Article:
(Adds detail from first day of hearing)
By Nick Brown
NEW YORK, Aug 18 (Reuters) - A judge said he will rule on Tuesday whether junior bondholders of Momentive Performance Materials, a quartz and silicone maker owned by Apollo Global Management, are being fairly pushed behind other creditors, a decision that could make or break Momentive’s plan to cut $3 billion in debt and exit bankruptcy.
Judge Robert Drain heard hours of argument from the bondholders and the company at the first day of a week-long hearing in U.S. bankruptcy court in White Plains, New York on Monday. Drain said he will offer his ruling when the sides return to court on Tuesday morning.
Waterford, New York-based Momentive filed for Chapter 11 bankruptcy in April with an agreement to transfer control to a class of bondholders, but most other creditor classes have vigorously opposed the plan.
Drain has set aside four days this week - Monday, Tuesday, Thursday and Friday - to hear objections the deal, which is premised on a $1.3 billion loan from JPMorgan Chase & Co and a $600 million rights offering available to holders of second-lien bonds, who would walk away with Momentive’s equity.
The key objection comes from junior bondholders led by U.S. Bank NA, who would recover nothing under the plan. Owed some $382 million, U.S. Bank says it cannot be treated worse than the bondholders participating in the rights offering.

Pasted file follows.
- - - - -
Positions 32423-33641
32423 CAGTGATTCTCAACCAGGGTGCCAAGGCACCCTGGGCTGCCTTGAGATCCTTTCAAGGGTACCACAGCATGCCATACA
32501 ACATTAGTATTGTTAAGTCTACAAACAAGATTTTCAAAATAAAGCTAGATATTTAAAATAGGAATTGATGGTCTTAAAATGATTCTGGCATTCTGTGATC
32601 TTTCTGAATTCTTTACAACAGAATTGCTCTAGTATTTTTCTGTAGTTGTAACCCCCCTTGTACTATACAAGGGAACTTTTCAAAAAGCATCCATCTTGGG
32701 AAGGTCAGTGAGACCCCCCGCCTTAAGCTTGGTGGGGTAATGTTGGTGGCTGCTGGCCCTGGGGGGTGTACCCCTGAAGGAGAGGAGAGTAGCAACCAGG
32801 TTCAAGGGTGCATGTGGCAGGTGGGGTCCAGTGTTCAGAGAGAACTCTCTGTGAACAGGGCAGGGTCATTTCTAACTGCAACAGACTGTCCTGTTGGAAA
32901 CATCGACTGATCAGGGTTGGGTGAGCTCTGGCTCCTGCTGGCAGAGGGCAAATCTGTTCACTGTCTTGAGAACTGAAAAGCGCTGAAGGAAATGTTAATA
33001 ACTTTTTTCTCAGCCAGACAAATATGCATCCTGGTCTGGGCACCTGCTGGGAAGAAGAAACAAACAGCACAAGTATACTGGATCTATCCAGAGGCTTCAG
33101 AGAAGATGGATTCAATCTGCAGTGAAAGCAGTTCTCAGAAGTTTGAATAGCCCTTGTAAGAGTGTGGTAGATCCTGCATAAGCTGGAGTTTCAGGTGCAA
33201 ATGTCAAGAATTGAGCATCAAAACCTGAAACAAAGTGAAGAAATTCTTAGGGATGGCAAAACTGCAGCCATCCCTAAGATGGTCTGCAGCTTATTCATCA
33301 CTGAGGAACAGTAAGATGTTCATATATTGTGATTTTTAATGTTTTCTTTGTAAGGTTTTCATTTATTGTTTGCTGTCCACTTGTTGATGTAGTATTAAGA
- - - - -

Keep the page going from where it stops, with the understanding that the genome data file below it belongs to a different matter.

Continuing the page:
Momentive has cited contract language pushing U.S. Bank’s debt behind other creditors’, but the bank claims the clause applies only to senior secured lenders, and that no other creditor group can stand ahead of it in the payback line.
Parties have acknowledged a win for U.S. Bank on that issue would upend the restructuring and send Momentive back the drawing board. If Drain sides with U.S. Bank on Tuesday, he could ostensibly obviate the rest of the week’s schedule.
The other major objection comes from senior secured lenders owed more than $1 billion, led by Bank of Oklahoma and Wilmington Trust. Although they would receive full repayment under the plan, they object to missing out on extra premiums known as make-whole payments they say are owed for early redemption of their bonds.
The case has been tense since the outset, with some creditors hinting in court papers that Apollo, which both owns Momentive and holds some of its second-lien debt, is getting a sweetheart deal that lets it hold onto some equity.
“It’s like doing a deal with your wife,” one person close to the case told Reuters. “If the other side wins, you still win.”
Momentive in court papers called the deal “the culmination of arm‘s-length negotiations.” (Reporting by Nick Brown; Editing by Ken Wills and Andrew Hay)